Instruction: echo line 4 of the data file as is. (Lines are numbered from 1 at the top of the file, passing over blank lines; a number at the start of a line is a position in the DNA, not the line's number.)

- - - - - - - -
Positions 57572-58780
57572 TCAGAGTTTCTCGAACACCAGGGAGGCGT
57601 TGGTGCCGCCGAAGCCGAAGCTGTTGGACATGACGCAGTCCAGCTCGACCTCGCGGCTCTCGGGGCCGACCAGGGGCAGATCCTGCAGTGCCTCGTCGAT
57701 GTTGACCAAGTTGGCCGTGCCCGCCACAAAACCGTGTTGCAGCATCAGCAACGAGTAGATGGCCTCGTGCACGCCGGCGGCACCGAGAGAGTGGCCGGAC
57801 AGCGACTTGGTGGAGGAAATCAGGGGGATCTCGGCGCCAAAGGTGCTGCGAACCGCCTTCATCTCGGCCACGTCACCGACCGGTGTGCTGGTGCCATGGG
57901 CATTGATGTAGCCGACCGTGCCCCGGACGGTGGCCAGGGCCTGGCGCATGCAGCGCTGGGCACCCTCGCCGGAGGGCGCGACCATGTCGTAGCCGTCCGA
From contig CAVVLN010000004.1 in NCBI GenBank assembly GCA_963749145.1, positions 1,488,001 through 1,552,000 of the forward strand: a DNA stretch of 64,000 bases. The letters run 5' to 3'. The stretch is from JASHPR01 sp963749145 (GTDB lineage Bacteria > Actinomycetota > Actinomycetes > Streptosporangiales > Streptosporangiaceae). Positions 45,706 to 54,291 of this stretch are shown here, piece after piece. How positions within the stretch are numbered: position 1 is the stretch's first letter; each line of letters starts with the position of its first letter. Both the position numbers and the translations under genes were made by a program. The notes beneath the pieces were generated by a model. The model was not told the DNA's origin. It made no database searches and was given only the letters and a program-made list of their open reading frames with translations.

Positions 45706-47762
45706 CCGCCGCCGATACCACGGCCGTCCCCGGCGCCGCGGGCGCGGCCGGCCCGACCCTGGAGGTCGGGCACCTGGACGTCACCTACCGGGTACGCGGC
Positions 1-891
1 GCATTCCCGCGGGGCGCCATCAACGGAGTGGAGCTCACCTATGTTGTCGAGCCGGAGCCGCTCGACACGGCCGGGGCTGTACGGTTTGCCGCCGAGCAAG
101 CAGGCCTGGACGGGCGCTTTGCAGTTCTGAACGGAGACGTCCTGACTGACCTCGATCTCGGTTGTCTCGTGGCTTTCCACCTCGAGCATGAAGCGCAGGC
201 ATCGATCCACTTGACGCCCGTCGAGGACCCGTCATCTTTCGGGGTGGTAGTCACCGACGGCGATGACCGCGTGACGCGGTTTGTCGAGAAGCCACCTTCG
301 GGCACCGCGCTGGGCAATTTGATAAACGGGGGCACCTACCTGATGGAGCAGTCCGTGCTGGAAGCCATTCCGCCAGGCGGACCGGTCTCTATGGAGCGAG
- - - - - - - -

57701 GTTGACCAAGTTGGCCGTGCCCGCCACAAAACCGTGTTGCAGCATCAGCAACGAGTAGATGGCCTCGTGCACGCCGGCGGCACCGAGAGAGTGGCCGGAC